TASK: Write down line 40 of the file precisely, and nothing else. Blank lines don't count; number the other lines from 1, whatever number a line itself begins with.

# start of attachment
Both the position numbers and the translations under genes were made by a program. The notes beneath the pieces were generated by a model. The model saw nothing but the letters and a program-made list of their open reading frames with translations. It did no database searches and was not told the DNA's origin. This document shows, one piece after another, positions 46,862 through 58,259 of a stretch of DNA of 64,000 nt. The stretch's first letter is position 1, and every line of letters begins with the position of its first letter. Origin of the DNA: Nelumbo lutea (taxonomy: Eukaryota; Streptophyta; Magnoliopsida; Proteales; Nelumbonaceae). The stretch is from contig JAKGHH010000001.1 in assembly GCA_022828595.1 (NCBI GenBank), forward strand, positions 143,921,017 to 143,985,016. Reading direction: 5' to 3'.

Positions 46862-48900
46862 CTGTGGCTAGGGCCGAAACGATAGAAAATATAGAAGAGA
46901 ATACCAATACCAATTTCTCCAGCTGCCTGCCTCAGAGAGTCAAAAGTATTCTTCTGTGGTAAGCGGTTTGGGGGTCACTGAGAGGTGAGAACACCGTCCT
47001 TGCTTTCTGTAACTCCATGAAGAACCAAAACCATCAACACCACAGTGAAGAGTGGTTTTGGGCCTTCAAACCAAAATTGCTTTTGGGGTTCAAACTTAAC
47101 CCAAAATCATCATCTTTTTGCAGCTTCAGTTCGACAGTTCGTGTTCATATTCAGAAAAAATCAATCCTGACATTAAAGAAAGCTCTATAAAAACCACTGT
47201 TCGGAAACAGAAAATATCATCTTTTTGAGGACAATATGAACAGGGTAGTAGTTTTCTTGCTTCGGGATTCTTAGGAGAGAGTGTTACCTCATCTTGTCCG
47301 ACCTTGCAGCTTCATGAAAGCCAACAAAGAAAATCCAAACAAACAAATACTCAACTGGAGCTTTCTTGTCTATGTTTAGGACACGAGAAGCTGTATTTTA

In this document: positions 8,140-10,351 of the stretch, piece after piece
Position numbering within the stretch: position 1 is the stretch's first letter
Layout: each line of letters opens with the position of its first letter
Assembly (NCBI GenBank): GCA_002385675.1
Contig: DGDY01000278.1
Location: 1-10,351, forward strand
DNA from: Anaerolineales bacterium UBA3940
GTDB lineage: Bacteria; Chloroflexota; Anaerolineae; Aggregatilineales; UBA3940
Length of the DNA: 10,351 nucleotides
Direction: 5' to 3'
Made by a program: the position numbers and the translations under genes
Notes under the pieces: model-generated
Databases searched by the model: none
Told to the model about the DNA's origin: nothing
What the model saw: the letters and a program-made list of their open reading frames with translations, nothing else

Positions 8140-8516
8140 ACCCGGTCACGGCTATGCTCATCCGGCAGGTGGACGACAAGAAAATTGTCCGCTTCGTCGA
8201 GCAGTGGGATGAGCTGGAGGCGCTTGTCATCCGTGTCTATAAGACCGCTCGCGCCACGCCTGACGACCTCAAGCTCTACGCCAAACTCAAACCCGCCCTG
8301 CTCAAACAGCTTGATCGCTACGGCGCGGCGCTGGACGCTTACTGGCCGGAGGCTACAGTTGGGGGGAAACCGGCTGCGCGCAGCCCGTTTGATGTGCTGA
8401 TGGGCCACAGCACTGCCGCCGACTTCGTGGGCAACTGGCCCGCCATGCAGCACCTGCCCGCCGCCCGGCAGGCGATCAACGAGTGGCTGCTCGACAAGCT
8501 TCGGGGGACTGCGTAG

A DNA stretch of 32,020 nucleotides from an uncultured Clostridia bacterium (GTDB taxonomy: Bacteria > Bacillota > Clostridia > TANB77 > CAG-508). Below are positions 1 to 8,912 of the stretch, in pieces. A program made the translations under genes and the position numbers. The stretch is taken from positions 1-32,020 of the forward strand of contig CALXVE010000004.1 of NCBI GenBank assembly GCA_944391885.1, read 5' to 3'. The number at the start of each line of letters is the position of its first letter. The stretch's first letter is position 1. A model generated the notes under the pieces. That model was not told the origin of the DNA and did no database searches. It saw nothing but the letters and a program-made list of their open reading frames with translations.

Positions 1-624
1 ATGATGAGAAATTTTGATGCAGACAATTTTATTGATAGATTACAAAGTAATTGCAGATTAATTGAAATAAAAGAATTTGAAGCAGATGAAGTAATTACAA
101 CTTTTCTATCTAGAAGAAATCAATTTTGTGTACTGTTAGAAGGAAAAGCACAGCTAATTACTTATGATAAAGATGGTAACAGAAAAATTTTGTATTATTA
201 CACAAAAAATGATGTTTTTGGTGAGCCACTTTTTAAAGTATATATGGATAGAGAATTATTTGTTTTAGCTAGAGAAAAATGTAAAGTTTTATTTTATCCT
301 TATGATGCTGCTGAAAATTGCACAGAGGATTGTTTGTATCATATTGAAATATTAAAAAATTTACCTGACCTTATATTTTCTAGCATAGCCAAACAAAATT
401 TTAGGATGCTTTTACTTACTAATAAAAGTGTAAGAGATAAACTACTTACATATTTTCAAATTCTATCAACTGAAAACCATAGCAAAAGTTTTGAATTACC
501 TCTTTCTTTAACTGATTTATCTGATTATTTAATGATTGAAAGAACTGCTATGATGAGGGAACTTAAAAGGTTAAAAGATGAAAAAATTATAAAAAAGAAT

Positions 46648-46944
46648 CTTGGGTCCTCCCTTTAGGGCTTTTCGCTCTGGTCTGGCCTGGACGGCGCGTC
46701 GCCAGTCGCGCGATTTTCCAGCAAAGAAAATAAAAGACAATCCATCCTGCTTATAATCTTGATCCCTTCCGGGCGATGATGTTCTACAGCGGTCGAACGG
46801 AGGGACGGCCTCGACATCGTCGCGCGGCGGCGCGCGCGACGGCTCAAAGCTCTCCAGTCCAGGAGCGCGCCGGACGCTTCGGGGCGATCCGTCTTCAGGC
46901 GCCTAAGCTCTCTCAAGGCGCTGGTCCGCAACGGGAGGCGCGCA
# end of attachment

46701 GCCAGTCGCGCGATTTTCCAGCAAAGAAAATAAAAGACAATCCATCCTGCTTATAATCTTGATCCCTTCCGGGCGATGATGTTCTACAGCGGTCGAACGG